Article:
Jean Stimmell: The prescience of Richard Rorty

  • A mock funeral at the State House on Sept. 20, 2019, during a climate change protest. Jean Stimmell

For the Monitor
Published: 11/21/2020 6:20:34 AM
Modified: 11/21/2020 6:20:20 AM

Richard Rorty, a prominent 20th-century philosopher and public intellectual, wrote an obscure book in 1998 titled Achieving Our Country, which looks back on America from a vantage point 100 years in the future.

Defying belief, he correctly predicted the election of a strongman like Donald Trump in our country. Rorty based his prophecy on a trend that he saw already developing because Democrats were abandoning working-class interests. Check out, in his own words, how dead-on his predictions were: “It’s dawning on working folks that their government is not even trying to prevent wages from sinking or to prevent jobs from being exported. Around the same time, they will realize that suburban white-collar workers – themselves desperately afraid of being downsized – are not going to let themselves be taxed to provide social benefits for anyone else.

“At that point, something will crack. The nonsuburban electorate will decide that the system has failed and start looking around for a strongman to vote for – someone willing to assure them that, once he is elected, the smug bureaucrats, tricky lawyers, overpaid bond salesmen, and postmodernist professors will no longer be calling the shots.”

Rorty correctly foresaw that this betrayal by the Democrats would have momentous consequences, resulting in an explosive release of bottled-up rage by “poorly educated Americans having their manners dictated to them by college graduates.”

At the time his book was published, he was roundly criticized from both the left and right, including a New York Times critic who called his warnings about our vulnerability to the charms of an autocrat “a form of intellectual bullying.”

Rorty was renowned for having controversial ideas and for thinking outside the box. Although some issues have changed since his death in 2007, we can still profit from what he wrote about the ways to strengthen our democracy.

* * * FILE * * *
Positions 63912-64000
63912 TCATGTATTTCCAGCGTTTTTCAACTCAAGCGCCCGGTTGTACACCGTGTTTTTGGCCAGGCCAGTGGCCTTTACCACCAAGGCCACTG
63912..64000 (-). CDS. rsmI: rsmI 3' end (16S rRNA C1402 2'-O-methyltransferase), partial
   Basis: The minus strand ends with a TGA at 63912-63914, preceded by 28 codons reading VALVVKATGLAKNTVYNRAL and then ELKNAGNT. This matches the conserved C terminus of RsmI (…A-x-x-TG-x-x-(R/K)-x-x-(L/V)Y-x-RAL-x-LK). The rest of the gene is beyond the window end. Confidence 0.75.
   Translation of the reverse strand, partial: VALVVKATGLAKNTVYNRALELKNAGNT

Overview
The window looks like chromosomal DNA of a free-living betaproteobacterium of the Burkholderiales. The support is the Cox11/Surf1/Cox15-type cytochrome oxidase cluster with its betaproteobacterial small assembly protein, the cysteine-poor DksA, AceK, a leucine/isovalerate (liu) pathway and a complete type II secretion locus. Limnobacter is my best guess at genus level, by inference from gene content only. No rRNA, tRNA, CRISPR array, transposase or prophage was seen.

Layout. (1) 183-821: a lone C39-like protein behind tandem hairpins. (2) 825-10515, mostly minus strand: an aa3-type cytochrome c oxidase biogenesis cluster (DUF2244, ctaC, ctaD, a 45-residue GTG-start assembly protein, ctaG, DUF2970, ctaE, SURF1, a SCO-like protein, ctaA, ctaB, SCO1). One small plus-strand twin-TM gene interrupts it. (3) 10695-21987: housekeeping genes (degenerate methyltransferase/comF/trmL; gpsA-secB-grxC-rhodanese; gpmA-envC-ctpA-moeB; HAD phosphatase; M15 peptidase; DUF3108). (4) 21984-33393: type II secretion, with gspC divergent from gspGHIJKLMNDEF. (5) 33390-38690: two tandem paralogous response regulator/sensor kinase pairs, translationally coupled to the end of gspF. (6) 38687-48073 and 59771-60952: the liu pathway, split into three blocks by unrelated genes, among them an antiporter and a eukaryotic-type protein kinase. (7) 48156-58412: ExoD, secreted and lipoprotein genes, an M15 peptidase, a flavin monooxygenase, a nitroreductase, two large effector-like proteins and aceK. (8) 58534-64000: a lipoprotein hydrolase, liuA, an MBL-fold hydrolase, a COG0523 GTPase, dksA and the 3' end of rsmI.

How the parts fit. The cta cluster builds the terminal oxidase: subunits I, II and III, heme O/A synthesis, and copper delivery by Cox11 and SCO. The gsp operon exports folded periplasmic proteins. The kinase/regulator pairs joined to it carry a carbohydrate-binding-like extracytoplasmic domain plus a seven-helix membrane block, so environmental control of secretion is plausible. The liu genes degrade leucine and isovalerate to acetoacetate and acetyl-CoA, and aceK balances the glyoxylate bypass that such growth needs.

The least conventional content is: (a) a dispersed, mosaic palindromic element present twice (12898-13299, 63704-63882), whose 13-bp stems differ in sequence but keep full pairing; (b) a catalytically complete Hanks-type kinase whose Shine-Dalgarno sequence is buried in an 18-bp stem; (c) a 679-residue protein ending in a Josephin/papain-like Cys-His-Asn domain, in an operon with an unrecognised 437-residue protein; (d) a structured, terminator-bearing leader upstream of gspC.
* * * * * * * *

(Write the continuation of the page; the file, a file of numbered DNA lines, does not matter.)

Perhaps the most crucial fix, he would say, is to rescue the working class from the increasing income inequality they face. He would agree with Bernie Sanders that the working class is now in the worst shape since the Great Depression, and that’s why we need to pass a progressive agenda that creates jobs, raises wages, and provides universal health care and affordable education, among other things.

A second related issue is globalization. He would have agreed with Bernie (and Trump) that, thanks to globalization, economic instability and inequality are increasing. Rorty bluntly predicted that “this world economy will soon be owned by a cosmopolitan upper class which has no more sense of community with any workers anywhere than the great American capitalists of the year 1900.”

Third, he doesn’t mince words in criticizing the Democratic left, calling it unpatriotic for its behavior in the wake of our Vietnam War debacle: “In the name of ‘the politics of difference,’ it refuses to rejoice in the country it inhabits. It repudiates the idea of a national identity, and the emotion of national pride.”

He writes that this repudiation is the difference between traditional American pluralism, a community of communities, and multiculturalism, which “is turning into the attempt to keep these communities at odds with one another.”

Rorty doesn’t deny that identity politics has been beneficial for minorities, but points out how, at the same time, it has been a stick-in-the-eye to working folks, who feel ignored as they slip from the middle class into poverty. Sadly, it took almost 20 years for a Democratic leader to respond, as Bernie Sanders did, bursting onto the scene in 2016 to “channel the mounting rage of the newly dispossessed.”

Part of the problem, Rorty says, is our obsession with rights, a free-for-all where every identity group demands complete freedom to exercise their rights, even if it hurts other groups – or society as a whole. A family would disintegrate if each member insisted on their own agenda, based on the supremacy of individual rights, and refused to compromise with others. As it is for families, so it is for our country. What we need, Rorty says, is a shift from our total emphasis on defending individual rights to more talk about fraternity.

For Rorty, “Fraternity is an inclination of the heart, one that produces a sense of shame at having much when others have little. It is not the sort of thing that anybody can have a theory about or that people can be argued into having.”

That’s because, as I see it, the ability to open our hearts goes beyond politics, requiring a spiritual awakening.

Rorty, iconoclast that he was, gives us much to think about in these tumultuous times.

(Jean Stimmell is a semi-retired psychotherapist living with the two women in his life, Russet the artist and Coco the Plott hound, in Northwood. He blogs at jeanstimmell.blogspot.com.)




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